October 16, 2018
I admit I had to use a map to locate Mauritania, which is officially the Islamic Republic of Mauritania and located in northwest Africa. In the past few weeks, I have learned a lot about this country, including the fact that Columbus is home to about 3,000 Mauritanians, many of whom came to the U.S. nearly 30 years ago as refugees.
Refugees are people who have nowhere else to go. They do not choose to leave their homelands but are forced to flee because of political, ethnic, religious and other types of persecution or natural disasters.
Mauritania is dominated by a ruling Arab class that led an ethnic cleansing almost 30 years ago to purge the country of its black residents. The country arrested, tortured and violently expelled more than 70,000, rescinding the black Mauritanians’ citizenship and erasing records.
Many Mauritanians immigrated to the United States and some settled in Columbus.
Today, Mauritanians in our area — who ironically reside in the area of Refugee Road — live in their new country as grateful, law-abiding and taxpaying residents.
Recently, however, Immigration and Customs Enforcement officials began targeting the Ohio Mauritanians. Government officials claim the Mauritanians had fraudulent papers when they entered the U.S. as refugees and should be deported to Mauritania, where they will likely face persecution, enslavement and even torture.
Mauritania was the last country on the planet to outlaw slavery in 1981 but still retains the highest rate of modern slavery in the world.
Some local Mauritanians have sold their cars and homes and liquidated their 401(k)s because they never know when they may be detained or deported. Others have fled to Canada to avoid deportation.
The Dispatch recently published an article describing how the Federal Board of Immigration Appeals halted the deportation of five Mauritanians living in Ohio. The piece quoted an immigration attorney who states that the individuals “would not be here if they didn’t have community support.”
As people of a country founded on the principles of liberty and freedom, I urge others to join me in showing support for our Mauritanian community. We cannot sit by and watch our neighbors be deported back to a country where they may very well face the horrors of slavery.
Immigrants and refugees contribute $345 million a year in state and local income taxes and spend $2.8 billion in the local economy. And, they add so much more to the fabric of our central Ohio culture.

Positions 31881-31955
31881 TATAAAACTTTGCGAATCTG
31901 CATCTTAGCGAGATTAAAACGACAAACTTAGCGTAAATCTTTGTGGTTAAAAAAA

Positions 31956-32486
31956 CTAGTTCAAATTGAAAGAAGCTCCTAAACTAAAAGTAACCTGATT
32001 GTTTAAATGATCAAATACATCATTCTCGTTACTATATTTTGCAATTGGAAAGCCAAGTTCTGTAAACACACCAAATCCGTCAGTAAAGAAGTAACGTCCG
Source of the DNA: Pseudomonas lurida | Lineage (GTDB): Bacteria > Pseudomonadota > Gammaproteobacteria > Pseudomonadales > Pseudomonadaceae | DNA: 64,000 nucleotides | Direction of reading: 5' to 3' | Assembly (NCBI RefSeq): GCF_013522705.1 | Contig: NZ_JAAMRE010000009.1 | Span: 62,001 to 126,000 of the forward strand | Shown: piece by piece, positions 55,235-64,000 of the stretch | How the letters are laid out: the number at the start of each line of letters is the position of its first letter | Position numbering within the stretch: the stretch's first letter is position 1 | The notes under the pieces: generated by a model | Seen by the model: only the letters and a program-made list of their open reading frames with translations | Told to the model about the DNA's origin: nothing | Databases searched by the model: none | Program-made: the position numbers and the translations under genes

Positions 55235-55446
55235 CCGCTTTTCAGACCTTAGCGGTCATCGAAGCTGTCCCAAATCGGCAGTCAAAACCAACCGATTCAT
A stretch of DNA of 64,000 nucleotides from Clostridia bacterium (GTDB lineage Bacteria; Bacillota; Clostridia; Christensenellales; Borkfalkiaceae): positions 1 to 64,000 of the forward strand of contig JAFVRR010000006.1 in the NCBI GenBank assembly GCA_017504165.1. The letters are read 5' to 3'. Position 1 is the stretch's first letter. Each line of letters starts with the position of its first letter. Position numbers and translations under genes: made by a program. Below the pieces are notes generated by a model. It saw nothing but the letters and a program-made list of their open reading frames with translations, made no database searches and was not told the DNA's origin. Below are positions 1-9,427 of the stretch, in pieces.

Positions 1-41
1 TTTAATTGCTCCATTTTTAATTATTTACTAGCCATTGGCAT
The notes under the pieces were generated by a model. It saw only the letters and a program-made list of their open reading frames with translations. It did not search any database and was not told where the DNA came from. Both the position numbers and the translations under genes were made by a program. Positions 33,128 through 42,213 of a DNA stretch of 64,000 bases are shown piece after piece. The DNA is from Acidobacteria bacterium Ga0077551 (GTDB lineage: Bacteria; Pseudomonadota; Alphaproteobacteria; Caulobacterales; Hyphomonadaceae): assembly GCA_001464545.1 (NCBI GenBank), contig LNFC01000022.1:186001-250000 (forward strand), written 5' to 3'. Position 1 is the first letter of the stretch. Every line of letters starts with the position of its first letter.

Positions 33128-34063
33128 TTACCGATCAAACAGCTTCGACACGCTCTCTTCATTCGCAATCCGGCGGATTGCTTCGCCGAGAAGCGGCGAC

Our region’s largest employers already struggle to find and attract high-quality, skilled talent to Columbus. Do we want to become known around the world as America’s “Deportation City?” Columbus is a place that is smart, open and global. We pride ourselves on our welcoming attitude and commitment to inclusion. It’s time to put our words into action.
And, we can look to our community’s young people for inspiration and leadership. A recent Hilliard Darby High School graduate who attends Ohio State University started PeaceBuilders, a group of young people who strive for a unified nation by breaking the chains of intolerance and building bridges among different cultures and religions.
An Olentangy High School student recruited classmates who were born outside the U.S. to meet with fifth-grade students as volunteers and make presentations to help foster awareness and understanding of other ethnicities and customs.
Consider following their lead. Start a social media campaign that shows everyday citizens demonstrating small acts of hospitality and inclusivity. Inform your elected officials of your viewpoint. Discuss the situation at your office, your place of worship, your dinner table.
Learn more about the plight of the Mauritanians and other refugees and immigrants by meeting them and listening to their stories. Our organization, the Columbus Council on World Affairs, will be glad to facilitate this interaction.
Let us inform the world that Columbus stands for freedom and justice and does not tolerate the disregard of human dignity. Let us become “America’s Most Welcoming City,” known for inclusivity, hospitality and our dedication to preserving freedom for all.
Patrick Terrien is president and chief executive officer of the Columbus Council on World Affairs.